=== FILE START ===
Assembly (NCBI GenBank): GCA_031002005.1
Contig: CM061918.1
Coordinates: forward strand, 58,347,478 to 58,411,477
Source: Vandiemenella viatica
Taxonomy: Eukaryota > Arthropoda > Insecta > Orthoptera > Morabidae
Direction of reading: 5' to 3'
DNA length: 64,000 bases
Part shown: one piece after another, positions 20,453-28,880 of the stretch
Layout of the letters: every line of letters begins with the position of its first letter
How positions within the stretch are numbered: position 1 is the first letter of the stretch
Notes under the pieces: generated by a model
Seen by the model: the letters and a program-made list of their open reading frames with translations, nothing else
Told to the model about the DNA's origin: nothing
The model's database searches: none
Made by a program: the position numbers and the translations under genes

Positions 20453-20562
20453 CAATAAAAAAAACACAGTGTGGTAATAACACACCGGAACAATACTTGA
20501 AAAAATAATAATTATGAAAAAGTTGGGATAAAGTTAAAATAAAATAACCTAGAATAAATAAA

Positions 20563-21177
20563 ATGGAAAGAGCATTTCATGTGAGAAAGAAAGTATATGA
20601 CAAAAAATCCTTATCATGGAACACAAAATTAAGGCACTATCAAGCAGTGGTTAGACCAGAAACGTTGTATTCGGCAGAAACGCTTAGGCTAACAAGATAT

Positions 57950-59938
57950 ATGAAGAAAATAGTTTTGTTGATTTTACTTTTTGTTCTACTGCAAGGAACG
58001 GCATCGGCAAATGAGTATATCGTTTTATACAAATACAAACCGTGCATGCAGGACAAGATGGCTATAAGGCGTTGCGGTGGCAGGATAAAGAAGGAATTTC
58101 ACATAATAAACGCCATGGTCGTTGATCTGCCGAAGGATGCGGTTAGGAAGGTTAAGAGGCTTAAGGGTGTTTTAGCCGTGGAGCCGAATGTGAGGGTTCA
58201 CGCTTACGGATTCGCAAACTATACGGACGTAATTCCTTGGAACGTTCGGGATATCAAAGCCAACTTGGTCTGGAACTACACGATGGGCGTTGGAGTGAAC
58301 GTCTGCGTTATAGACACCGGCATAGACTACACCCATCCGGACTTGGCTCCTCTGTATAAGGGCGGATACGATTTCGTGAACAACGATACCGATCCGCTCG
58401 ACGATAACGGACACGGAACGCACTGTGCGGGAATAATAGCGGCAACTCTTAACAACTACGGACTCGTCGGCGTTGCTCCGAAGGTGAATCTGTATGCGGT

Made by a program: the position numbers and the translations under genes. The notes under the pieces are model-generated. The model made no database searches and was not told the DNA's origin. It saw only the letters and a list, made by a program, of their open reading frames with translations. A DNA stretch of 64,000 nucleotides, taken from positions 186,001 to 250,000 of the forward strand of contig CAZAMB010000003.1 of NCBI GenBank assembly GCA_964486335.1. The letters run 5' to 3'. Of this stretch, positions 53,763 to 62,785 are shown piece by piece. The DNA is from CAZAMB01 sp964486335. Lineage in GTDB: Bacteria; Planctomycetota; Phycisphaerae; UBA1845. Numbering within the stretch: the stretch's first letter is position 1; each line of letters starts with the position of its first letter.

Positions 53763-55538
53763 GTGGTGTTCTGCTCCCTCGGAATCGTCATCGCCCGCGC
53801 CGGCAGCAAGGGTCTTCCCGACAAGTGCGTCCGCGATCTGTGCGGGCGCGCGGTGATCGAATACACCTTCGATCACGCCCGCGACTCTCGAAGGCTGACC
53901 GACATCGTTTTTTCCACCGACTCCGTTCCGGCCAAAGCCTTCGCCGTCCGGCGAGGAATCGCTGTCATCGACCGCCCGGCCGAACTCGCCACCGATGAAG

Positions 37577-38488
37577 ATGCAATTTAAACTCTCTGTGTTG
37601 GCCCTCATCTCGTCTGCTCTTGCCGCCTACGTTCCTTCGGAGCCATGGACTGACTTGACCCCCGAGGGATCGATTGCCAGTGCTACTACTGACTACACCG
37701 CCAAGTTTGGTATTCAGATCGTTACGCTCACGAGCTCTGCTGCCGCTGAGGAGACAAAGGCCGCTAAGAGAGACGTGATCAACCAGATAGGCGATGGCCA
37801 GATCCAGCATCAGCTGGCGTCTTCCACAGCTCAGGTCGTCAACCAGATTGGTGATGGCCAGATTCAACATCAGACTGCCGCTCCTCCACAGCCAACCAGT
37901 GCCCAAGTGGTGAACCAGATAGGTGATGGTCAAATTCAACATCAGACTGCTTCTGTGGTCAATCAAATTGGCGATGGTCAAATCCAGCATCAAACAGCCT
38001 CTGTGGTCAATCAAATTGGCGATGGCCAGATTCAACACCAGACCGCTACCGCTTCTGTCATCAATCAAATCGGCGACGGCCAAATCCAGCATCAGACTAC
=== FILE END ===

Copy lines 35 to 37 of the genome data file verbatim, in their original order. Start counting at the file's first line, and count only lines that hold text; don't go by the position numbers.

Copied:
37577 ATGCAATTTAAACTCTCTGTGTTG
37601 GCCCTCATCTCGTCTGCTCTTGCCGCCTACGTTCCTTCGGAGCCATGGACTGACTTGACCCCCGAGGGATCGATTGCCAGTGCTACTACTGACTACACCG
37701 CCAAGTTTGGTATTCAGATCGTTACGCTCACGAGCTCTGCTGCCGCTGAGGAGACAAAGGCCGCTAAGAGAGACGTGATCAACCAGATAGGCGATGGCCA